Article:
Among those who are willing to use SIS, we found that those who injected alone, and women reported higher expected frequency of SIS use. The harms associated with injecting alone have been well established in previous work. Individuals who inject alone are at elevated risk for fatal overdose [56,57,58] and have also been shown to be less knowledgeable about blood-borne infections, and less likely to attend harm reduction programs and addiction treatment [58]. The high expected frequency of SIS use among those who inject alone presents a crucial opportunity to prevent fatal overdose, and provide education on harm reduction and safe injection practices to this particularly vulnerable group. This finding is timely, and of significant importance given the present opioid and overdose epidemics affecting communities across North America [34].

Gender differences between men and women with respect to substance use, risk dynamics, and barriers to accessing addiction treatment have been well established [59, 60]. Compared to men who use drugs, women who use drugs experience increased threats of violence and greater stigma related to drug use, resulting in fear and shame and reluctance to seek appropriate care [61,62,63]. However, past research indicates that SIS can create a safe space for women who use drugs from the threats of violence in local drug scenes [64]. The role of harm reduction services, including SIS may be particularly important for women in Thunder Bay, given income security, limited access to childcare, and safe and affordable housing have been identified as major concerns for women who use substances in this setting [65]. Given that we found women were more likely to use SIS at a higher expected frequency than men, SIS may provide a unique opportunity to engage with women. Tailored strategies for women who use drugs that may be considered in this setting include a women’s only SIS, women’s specific drop-in hours, women-centered health and social services, and case management [59, 66, 67].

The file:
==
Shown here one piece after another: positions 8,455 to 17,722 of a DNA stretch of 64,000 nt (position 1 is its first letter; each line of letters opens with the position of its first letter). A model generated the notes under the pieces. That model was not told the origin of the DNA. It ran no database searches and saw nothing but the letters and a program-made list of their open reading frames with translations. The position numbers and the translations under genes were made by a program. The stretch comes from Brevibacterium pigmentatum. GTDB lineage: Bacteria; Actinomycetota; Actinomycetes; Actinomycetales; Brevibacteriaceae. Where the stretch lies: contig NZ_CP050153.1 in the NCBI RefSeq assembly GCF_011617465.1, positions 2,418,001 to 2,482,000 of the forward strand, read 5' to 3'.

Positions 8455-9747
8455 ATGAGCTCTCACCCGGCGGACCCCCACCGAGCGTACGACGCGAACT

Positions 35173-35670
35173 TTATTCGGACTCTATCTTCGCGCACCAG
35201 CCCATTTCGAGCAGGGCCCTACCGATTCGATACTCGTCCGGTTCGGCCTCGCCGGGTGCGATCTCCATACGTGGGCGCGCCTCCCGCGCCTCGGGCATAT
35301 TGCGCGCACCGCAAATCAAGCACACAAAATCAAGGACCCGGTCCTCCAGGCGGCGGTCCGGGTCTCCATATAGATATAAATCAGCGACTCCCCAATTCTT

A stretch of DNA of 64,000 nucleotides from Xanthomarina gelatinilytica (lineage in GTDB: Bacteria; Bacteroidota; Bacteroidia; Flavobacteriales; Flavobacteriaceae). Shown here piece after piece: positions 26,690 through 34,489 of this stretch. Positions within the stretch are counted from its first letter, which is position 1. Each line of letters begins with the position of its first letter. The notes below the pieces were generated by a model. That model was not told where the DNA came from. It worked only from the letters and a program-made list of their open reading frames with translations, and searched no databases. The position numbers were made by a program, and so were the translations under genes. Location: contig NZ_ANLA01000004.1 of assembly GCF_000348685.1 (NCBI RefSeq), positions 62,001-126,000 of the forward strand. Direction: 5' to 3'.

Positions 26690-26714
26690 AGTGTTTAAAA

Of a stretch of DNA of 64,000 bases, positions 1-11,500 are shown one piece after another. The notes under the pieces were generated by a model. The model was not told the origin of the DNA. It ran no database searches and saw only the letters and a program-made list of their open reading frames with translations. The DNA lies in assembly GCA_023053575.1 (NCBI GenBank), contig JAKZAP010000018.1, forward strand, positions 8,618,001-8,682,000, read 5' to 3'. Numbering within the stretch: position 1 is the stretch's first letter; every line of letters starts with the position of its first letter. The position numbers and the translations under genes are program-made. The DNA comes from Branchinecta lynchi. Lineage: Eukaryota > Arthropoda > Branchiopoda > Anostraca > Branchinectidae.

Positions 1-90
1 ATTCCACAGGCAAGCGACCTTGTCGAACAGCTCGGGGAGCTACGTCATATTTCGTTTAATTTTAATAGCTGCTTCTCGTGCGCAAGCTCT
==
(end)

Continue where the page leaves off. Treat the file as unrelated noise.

Among PWID willing to use SIS, a high proportion was willing to walk (88%) or take a bus (78%) to access SIS. Participants were more willing to walk longer distances (more than 20 min) in summer months compared to winter months (63% vs. 31%). There was, however, less difference between summer and winter months in terms of time participants were willing to take the bus (64% vs. 63%). These findings are somewhat in contrast to past SIS feasibility work in a large urban Canadian centre, where 36% of PWID were willing to travel more than 20 min to use SIS [22], and more consistent with feasibility findings in other mid-size settings where 60 and 40% of PWID were respectively willing to walk to the service in summer and winter months [24]. These findings suggest that in contrast to PWID in large urban centres, PWID in small to mid-sized cities may be willing to travel greater distances to access harm reduction services. Of note, we also found that women were overall less willing to walk or bus to services, and less willing to travel longer distances compared to men. Given that women expressed greater expected frequency of SIS use, gender differences in willingness to travel, and barriers to transportation should be taken into consideration to maximize uptake of the service. While this study did not look at the acceptability of mobile services, complementing a fixed-site SIS with mobile services may be considered as a suitable alternative to ensure coverage of geographically dispersed PWID in the Thunder Bay region [68]. However, a previous analysis found mobile SIS to be less cost-effective than fixed SIS sites [69].